Nickel Creek (2000) is an eponymous album by the acoustic/"newgrass" trio known as Nickel Creek. Although the group had released two albums prior to this, they are not produced anymore and the band's style was redefined before the release of Nickel Creek; therefore this album is widely regarded as their debut album. It was released by Sugar Hill Records, and produced by country star Alison Krauss.
*Chris Thile - Mandolin, Banjo, Bouzouki, Vocals, Harmony Vocals,
*Sara Watkins - Fiddle, Strings, Violin, Vocals, Harmony Vocals
*Sean Watkins - Guitar, Mandolin, Vocals, Harmony Vocals
*Scott Thile - Bass (Electric), Bass (Acoustic), Bass (Upright)
*Producer: Alison Krauss
*Engineer: Gary Paczosa
*Assistant engineers: Bobby Morse, Sandy Jenkins, Thomas Johnson
*Surround Mixing: Gary Paczosa
*Mastering: Doug Sax, James Guthrie, Robert Hadley
*Digital editing: Chuck Turner, Tracy Martinson
*Photography: Brent Hedgecock, Jim McGuire
*Design: Sue Meyer
*Travel booking: "Travel" Gwen Stephens
Category:Nickel Creek albums
Category:Albums released in Super Audio
Category:Sugar Hill Records (bluegrass) albums
pt:Nickel Creek (álbum)This text has been derived from Nickel Creek (album) on Wikipedia and is licensed under the Creative Commons Attribution/Share-Alike License 3.0
Nickel Creek is an American acoustic music trio. Although the group's music has roots from bluegrass, the trio describe themselves as "progressive acoustic".May, Caryn. . The Source Weekly. July 14, 2006. Retrieved January 20, 2008. Nickel Creek consisted of three permanent members: Chris Thile (mandolin), Sara Watkins (fiddle) and her brother Sean Watkins (guitar). The trio have always recorded and toured with a bass player, but no bass player has ever been an official member of the band. Chris's father Scott Thile played bass with the group until 2000, followed by Byron House and Derek Jones. Mark Schatz has played bass regularly with the group since 2003.Nickel Creek. . Nickel Creek. June 8, 2002. Retrieved December 1, 2007. Band members characterize themselves as a band that "incorporates bluegrass into music".Cook, Dennis. . JamBase. Retrieved January 17, 2007. Nickel Creek has covered songs by Weezer, Radiohead, Pavement, Coldplay, Elliott Smith, Bob Dylan, The White Stripes, the Jackson Five, The Beatles, Beck, and Britney Spears.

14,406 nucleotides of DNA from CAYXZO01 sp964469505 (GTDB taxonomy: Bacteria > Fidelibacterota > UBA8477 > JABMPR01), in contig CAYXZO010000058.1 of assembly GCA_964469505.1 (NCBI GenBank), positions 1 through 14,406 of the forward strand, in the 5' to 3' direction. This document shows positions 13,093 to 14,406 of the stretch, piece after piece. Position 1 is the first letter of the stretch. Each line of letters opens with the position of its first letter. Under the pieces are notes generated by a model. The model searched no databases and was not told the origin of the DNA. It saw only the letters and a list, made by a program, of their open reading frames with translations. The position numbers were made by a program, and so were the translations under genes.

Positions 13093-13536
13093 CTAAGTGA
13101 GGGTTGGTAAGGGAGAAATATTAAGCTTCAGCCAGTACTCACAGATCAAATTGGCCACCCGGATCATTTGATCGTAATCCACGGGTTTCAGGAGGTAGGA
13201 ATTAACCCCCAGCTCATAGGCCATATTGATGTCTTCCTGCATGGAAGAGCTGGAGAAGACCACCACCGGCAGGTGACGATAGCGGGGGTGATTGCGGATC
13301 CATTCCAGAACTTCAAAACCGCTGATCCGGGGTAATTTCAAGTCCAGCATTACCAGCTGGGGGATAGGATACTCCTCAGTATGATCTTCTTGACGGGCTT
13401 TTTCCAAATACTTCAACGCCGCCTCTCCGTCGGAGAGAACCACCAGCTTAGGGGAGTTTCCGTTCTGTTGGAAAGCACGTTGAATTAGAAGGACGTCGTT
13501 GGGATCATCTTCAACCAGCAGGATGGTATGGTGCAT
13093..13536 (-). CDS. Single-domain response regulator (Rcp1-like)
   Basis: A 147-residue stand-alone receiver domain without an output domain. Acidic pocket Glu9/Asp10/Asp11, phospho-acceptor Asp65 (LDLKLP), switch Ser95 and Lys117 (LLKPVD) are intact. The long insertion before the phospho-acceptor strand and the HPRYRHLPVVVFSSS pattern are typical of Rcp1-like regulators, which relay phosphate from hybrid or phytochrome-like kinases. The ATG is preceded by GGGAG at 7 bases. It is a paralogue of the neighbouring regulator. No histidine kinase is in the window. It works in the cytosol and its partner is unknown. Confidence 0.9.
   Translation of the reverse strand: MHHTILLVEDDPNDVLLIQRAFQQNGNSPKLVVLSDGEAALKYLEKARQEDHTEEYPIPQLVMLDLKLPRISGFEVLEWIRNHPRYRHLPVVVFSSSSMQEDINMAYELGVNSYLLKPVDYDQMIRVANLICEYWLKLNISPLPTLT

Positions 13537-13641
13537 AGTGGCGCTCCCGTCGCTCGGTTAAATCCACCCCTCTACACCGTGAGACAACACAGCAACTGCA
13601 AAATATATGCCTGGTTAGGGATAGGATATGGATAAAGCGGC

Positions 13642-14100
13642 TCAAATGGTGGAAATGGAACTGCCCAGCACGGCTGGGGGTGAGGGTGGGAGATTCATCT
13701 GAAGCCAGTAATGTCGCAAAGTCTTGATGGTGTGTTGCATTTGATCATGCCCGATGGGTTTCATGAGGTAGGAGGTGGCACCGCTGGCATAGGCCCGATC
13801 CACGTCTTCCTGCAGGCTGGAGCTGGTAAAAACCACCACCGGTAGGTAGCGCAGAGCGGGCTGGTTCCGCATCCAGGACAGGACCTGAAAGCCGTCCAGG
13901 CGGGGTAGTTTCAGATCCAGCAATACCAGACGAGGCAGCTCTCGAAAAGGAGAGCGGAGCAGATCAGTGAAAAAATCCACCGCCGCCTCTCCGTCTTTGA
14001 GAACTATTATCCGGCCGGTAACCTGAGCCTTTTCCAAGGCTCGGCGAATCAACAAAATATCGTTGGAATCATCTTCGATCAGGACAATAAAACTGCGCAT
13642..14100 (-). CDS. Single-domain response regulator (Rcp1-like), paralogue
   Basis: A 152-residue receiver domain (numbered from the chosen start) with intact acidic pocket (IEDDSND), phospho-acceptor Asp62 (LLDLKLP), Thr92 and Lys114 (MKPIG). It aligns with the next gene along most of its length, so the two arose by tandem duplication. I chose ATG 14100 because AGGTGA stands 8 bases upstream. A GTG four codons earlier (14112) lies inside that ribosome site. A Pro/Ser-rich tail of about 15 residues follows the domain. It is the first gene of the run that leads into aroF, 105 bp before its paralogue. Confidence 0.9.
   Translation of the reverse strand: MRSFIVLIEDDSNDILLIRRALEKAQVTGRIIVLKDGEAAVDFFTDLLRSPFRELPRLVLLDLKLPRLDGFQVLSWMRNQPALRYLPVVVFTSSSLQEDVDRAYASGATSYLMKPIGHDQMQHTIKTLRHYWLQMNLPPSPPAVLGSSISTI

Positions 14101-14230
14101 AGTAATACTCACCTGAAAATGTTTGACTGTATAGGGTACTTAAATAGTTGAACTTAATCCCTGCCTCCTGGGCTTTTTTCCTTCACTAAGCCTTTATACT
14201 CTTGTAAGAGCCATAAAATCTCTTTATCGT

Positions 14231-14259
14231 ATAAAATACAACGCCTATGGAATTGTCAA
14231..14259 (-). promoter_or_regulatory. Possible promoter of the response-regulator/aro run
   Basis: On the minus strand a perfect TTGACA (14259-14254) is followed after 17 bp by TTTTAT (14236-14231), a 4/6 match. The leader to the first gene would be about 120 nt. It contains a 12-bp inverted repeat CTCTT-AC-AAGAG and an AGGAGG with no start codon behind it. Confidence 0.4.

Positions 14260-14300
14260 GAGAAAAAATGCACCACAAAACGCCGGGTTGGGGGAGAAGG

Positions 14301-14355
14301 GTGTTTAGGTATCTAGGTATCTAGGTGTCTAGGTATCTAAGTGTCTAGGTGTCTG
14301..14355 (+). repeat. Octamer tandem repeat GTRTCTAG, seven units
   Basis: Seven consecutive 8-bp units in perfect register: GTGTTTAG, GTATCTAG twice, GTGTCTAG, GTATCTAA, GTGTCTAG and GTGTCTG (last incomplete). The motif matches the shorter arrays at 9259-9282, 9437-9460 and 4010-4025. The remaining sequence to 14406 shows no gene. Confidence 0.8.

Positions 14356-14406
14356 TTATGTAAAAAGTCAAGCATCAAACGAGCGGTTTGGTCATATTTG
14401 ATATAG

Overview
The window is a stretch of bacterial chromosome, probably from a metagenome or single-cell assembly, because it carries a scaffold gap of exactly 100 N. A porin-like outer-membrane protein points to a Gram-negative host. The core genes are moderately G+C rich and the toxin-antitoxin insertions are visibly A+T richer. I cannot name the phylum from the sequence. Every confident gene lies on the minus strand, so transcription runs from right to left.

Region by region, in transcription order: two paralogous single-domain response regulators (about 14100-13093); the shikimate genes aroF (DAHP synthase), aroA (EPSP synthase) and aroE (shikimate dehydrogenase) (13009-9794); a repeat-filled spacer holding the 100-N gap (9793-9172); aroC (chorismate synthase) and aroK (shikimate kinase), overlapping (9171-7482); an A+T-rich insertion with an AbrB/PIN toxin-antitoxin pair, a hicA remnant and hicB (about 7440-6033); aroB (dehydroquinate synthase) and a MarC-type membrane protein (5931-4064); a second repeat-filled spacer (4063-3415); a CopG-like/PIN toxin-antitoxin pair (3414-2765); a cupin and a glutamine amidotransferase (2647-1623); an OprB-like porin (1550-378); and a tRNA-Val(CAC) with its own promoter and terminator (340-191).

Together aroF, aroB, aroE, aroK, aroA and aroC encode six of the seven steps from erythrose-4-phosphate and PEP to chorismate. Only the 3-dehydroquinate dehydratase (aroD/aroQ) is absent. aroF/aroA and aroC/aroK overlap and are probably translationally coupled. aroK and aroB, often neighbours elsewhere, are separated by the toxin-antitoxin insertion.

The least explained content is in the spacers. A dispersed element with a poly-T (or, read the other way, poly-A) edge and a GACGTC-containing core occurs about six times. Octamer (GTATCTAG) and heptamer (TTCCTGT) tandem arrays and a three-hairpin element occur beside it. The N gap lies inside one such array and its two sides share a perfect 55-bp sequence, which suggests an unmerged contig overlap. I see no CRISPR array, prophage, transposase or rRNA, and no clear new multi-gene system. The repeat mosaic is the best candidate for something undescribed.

Early days: 1989–1999
Nickel Creek's first performance was at That Pizza Place in Carlsbad, California in 1989 with Scott Thile, Chris's father, playing string bass.Quillien, Shay. . Oakland Tribune. April 27, 2007. Retrieved February 23, 2008.Rubin, Steven. . NC Times. December 14, 2005. Retrieved January 20, 2008.Havighurst, Craig. . Acoustic Guitar. August 2000. Retrieved March 2, 2008. The two families - the Watkinses and the Thiles - met after Sean Watkins and Chris Thile had mandolin lessons with the same music instructor, John Moore. Sara Watkins studied with Moore's bandmate, Dennis Caplinger. At the start of Nickel Creek's history, Chris Thile played guitar and Sean Watkins played mandolin but later they decided to switch instruments. The oldest of the Watkins children, Sean was only twelve years old at the time. The band name comes from a song by Byron Berline, who was Sara Watkins' fiddle instructor.Seida, Linda. . JamBase. Retrieved December 27, 2007. Nickel Creek played many bluegrass festivals throughout the '90s, and the band members were home-schooled to accommodate their tour schedule. "The school wasn’t really cool with us missing the first two weeks of school and the last week of school," recalled Sara Watkins, "just because there were some really great festivals back East." Nickel Creek's first two albums were Little Cowpoke (1993) and Here to There (1997).